BOOK REVIEW

Weeds in My Garden, 28k Weeds in My Garden: Observations on Some Misunderstood Plants.
by Charles B. Heiser
pub. Timber Press, 2003
Harback, 247 pages, 16.99
ISBN 0 88192 562 4

It is probably true to say that most people regard weeds as bothersome; particularly gardeners who reach for the nearest gas-propelled flamethrower or can of weed-zap. Not so Charles Heiser, a botantist who spent many years teaching at Indiana University, and who began to record the weeds which appeared over the years in the campus' botantical studies field, his 'garden'.

Heiser begins with that one might term the 'philosophical' aspects of weeds: what is a weed?, why they are successful, some good points about weeds, and their control. The rest of the book is all weeds, glorious weeds. There are a good number of old woodcut reproductions taken from Gerard, as well as a couple of dozen colour photographic plates. However, UK readers will find a number of weeds that really only inhabit the US - jimsonweed, ironweed, moonseed, and the American version of the elder, Sambucus canadensis, for example. There are also occasional differences in nomenclature. For example, Heiser refers to wood sorrel as Oxalis corniculata, a yellow flowered plant which is known to us in the UK as yellow sorrel, while we refer to the white the flowered Oxalis acetosella as wood sorrel. For well-versed plant and weed hunters such matters will be of little trouble, but it is something to be aware of.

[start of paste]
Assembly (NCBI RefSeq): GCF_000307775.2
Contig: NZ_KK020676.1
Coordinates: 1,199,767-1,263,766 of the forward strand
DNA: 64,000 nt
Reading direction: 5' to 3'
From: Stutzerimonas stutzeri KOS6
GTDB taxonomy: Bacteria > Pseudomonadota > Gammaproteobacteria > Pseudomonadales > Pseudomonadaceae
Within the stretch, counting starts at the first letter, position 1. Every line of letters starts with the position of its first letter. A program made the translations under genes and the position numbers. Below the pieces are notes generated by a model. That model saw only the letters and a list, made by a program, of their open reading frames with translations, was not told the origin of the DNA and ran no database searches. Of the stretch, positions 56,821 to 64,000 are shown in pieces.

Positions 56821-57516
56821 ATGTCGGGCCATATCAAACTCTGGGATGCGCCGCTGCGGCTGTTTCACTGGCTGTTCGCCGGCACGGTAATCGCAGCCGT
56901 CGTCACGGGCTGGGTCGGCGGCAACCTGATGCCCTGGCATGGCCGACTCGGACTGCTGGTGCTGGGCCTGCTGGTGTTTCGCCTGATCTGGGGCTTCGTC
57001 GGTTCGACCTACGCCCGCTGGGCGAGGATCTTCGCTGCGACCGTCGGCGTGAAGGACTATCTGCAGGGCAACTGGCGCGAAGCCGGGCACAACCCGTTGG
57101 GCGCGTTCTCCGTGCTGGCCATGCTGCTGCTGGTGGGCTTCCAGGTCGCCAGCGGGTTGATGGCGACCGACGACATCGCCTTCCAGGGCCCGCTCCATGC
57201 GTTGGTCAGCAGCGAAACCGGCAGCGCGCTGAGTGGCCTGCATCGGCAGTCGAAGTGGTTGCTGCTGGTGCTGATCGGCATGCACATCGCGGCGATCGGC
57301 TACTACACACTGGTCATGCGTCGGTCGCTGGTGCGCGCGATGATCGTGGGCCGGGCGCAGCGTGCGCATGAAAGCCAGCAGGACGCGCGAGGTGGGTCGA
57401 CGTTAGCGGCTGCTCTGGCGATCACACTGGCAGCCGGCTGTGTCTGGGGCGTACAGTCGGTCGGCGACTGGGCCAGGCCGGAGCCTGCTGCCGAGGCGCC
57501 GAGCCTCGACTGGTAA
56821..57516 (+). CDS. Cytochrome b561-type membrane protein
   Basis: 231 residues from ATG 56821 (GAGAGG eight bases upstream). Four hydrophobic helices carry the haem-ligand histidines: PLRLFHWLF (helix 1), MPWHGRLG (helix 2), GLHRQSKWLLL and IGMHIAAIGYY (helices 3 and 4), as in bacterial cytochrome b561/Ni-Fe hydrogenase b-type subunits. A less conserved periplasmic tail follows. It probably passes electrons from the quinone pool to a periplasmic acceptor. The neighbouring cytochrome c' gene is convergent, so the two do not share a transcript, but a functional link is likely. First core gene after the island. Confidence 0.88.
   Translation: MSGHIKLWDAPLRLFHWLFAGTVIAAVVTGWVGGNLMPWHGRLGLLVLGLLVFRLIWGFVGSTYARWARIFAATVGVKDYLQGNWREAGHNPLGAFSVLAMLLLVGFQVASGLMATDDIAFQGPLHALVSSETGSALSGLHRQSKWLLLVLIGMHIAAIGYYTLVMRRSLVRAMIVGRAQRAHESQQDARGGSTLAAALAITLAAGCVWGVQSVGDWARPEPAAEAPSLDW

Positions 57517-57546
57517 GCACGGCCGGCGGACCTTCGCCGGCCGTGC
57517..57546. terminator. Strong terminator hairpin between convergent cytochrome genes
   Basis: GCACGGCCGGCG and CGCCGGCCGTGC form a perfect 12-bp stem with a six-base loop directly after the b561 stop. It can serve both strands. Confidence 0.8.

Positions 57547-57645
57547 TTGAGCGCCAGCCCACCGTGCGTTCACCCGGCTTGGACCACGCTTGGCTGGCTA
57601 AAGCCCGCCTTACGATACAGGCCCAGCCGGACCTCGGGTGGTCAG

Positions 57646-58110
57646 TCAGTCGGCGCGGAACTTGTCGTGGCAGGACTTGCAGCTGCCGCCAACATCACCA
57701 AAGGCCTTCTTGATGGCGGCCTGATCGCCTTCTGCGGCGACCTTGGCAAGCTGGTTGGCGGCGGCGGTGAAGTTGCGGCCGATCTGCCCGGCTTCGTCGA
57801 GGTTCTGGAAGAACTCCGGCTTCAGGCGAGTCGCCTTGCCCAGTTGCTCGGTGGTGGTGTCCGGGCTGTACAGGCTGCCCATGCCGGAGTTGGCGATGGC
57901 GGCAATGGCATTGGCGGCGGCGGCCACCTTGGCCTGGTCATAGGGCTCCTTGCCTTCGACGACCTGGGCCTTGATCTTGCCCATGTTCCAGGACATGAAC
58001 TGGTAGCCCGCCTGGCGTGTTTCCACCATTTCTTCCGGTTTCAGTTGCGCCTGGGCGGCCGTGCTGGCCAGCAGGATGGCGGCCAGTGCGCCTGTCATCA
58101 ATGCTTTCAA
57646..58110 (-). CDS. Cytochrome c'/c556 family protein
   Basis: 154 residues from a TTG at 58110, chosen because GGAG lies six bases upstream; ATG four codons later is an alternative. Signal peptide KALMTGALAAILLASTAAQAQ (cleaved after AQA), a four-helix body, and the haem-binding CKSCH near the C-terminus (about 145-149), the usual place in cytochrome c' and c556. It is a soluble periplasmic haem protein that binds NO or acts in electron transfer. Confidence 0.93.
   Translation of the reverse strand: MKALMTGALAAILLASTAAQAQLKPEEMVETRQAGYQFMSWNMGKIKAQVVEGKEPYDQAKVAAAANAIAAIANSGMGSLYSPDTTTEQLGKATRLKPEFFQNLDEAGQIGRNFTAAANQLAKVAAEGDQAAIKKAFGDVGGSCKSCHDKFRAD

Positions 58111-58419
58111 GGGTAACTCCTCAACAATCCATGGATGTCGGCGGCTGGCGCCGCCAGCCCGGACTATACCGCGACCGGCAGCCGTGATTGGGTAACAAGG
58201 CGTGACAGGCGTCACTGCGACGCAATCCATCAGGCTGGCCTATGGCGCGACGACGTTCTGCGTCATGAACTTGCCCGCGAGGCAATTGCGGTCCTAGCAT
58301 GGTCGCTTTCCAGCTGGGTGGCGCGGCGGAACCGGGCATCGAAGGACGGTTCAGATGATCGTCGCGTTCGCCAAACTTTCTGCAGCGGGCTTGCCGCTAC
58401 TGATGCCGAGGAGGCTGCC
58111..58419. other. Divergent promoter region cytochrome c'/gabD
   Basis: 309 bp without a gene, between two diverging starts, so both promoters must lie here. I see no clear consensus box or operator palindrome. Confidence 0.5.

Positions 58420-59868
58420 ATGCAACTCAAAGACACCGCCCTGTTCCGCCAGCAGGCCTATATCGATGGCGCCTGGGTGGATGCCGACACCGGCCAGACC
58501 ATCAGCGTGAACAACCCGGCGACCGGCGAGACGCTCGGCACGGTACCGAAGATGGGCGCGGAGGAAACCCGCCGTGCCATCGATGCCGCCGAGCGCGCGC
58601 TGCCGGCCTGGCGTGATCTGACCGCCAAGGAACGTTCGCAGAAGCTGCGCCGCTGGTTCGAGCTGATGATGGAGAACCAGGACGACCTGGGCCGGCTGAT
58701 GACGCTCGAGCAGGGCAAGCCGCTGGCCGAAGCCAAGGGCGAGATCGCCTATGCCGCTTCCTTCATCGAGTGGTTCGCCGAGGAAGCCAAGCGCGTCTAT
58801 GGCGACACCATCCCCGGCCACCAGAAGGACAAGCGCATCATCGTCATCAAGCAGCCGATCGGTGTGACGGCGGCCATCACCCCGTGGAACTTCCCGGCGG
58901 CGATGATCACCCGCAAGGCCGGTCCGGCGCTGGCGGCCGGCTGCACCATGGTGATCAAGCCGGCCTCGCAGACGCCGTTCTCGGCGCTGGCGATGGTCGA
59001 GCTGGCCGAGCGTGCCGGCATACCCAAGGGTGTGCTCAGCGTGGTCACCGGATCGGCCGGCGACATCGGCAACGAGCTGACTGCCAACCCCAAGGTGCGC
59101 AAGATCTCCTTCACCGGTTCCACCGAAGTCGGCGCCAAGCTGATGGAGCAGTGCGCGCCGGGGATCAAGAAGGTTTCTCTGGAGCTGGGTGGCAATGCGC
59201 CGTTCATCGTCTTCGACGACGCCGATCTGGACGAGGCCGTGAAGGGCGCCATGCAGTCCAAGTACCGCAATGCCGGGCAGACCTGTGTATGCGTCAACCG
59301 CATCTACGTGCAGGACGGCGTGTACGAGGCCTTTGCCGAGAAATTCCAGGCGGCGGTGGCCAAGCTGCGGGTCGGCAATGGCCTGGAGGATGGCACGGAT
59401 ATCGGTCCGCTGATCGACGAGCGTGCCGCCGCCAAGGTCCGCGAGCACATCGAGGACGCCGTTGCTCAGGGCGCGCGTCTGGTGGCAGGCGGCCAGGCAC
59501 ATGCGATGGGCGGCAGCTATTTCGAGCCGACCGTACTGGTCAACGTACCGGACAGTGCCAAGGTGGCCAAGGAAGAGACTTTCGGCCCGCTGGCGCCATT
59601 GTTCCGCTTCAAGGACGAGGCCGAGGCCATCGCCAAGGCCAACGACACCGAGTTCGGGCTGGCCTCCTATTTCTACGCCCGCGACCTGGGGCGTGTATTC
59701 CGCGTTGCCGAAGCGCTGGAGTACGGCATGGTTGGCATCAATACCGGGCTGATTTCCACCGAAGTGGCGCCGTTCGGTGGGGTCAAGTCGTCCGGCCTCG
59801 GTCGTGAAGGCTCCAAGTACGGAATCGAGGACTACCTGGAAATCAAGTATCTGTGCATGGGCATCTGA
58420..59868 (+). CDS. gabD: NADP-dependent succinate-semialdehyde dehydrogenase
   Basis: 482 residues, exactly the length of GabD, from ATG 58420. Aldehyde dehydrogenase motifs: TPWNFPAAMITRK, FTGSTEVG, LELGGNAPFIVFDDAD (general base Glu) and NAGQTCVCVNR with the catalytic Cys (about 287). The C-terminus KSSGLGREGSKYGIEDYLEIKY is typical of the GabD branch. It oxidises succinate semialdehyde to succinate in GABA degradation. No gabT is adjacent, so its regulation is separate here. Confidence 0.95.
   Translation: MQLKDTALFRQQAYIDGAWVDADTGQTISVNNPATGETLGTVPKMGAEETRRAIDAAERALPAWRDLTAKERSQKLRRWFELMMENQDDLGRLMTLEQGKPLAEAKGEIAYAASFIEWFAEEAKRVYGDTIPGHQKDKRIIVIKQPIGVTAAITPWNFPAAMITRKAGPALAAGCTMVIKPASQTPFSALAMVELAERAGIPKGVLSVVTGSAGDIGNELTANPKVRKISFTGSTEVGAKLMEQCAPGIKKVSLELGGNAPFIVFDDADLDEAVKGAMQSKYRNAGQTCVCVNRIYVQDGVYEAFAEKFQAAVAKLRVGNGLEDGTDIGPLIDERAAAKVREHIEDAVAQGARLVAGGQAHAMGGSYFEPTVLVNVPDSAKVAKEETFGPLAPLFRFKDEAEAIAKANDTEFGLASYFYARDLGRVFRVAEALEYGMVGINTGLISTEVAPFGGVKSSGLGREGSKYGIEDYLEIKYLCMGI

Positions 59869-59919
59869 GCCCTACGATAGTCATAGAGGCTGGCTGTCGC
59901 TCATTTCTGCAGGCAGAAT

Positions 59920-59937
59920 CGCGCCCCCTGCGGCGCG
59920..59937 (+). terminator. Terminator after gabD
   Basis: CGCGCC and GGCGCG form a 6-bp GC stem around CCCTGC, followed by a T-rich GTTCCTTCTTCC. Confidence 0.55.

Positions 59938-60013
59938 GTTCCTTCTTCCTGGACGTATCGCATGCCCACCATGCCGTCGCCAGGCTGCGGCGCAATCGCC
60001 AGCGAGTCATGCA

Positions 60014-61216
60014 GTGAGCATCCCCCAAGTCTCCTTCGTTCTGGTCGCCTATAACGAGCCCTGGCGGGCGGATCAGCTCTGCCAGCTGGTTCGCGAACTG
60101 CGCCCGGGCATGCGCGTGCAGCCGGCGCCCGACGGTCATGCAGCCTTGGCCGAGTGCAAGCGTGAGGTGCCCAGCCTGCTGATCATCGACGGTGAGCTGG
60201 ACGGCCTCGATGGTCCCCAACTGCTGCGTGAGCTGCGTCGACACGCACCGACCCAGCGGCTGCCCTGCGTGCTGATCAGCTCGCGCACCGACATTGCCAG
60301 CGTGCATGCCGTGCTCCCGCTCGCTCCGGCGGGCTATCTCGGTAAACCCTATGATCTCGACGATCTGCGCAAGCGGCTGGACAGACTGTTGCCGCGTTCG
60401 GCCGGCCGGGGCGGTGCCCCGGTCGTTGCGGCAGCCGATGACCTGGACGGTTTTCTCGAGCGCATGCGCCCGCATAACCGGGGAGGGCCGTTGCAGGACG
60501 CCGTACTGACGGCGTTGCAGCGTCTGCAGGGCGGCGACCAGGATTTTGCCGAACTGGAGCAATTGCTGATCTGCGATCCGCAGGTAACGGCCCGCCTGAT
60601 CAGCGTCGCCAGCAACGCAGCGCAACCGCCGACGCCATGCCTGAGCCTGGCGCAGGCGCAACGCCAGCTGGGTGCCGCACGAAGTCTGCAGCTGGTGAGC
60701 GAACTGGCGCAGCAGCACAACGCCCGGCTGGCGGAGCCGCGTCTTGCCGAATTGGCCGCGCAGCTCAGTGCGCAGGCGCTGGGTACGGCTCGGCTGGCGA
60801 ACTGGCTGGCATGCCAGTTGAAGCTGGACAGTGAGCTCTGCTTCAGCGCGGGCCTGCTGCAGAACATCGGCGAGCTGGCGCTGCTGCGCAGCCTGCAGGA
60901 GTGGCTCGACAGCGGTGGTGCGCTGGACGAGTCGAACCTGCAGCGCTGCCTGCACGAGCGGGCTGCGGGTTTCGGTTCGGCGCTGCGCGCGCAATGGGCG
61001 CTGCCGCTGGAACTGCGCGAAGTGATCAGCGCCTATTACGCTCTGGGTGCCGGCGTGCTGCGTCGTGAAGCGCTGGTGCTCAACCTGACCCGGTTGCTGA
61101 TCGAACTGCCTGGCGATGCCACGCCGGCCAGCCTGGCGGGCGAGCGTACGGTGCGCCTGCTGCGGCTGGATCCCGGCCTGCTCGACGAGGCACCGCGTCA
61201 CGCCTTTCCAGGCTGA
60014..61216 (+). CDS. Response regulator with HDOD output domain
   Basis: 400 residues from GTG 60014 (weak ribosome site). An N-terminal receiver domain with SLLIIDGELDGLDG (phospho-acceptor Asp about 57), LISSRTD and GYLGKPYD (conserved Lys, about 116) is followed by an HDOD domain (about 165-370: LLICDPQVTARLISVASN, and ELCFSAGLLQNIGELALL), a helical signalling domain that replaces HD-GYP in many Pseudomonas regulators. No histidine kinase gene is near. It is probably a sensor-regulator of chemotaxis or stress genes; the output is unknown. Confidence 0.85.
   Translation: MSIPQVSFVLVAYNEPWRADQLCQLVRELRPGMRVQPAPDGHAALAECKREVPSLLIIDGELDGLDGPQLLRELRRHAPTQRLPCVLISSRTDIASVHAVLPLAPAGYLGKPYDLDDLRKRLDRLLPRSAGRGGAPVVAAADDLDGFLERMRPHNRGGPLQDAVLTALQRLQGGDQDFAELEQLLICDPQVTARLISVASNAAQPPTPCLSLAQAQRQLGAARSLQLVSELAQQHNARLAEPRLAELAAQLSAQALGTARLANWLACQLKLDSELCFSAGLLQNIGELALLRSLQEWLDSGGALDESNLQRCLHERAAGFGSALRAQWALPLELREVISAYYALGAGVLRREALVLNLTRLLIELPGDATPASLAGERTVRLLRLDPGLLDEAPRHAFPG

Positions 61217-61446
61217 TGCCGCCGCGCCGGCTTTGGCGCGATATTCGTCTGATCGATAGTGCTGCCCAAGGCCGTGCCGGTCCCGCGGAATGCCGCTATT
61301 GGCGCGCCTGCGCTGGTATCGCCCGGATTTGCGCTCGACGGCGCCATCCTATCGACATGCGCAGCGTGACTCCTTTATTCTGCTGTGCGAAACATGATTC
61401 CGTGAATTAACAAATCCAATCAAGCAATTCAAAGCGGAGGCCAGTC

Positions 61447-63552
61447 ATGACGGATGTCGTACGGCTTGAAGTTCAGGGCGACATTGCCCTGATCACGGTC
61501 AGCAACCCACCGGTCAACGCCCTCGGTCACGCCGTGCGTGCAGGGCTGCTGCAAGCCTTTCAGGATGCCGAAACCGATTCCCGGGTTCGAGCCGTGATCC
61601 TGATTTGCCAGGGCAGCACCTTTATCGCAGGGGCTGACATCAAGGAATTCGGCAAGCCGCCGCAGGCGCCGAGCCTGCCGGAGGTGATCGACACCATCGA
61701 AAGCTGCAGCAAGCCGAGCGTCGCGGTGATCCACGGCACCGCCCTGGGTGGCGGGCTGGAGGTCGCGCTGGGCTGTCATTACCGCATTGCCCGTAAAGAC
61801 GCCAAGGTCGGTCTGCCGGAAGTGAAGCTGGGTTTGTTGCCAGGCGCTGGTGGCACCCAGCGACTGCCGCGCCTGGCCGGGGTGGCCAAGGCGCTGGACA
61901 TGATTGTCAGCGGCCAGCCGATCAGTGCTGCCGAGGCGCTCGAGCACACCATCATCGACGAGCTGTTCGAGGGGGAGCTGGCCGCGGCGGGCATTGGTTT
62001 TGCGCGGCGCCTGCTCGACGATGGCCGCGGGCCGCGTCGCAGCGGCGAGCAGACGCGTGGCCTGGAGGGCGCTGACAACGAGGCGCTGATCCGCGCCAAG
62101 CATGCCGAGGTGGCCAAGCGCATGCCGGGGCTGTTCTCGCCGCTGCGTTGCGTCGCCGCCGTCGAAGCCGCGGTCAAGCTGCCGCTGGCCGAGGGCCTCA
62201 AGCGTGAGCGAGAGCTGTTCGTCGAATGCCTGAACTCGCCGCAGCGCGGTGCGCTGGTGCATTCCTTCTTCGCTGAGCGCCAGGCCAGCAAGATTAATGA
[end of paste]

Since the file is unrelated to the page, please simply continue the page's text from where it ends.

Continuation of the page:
Each of the plants dealt with follows a set format, looking first at the derivation of the name, time and place of growth, a physical description of the plant, and then its virtues. That word itself conjours up memories of old medical herbals, where the writers and quacks of past times waxed lyrical on the efficacy of wierd potions derived from roots, leaves, or whatever. Of course, being a professional, though retired, botanist the author does not fall into such traps and keeps his own descriptions entertaining and informative. A good number of the research sources Heiser draws upon are more modern - as in post-1900 - although there are occasional lapses into the information provided by Gerard back in the 16th century. Still, the overall outcome is informative and entertaining.

Bottom line...
Very much a book for readers with a serious interest in botany or possibly survival food, though the content is light enough to hold the interest of the general reader too.

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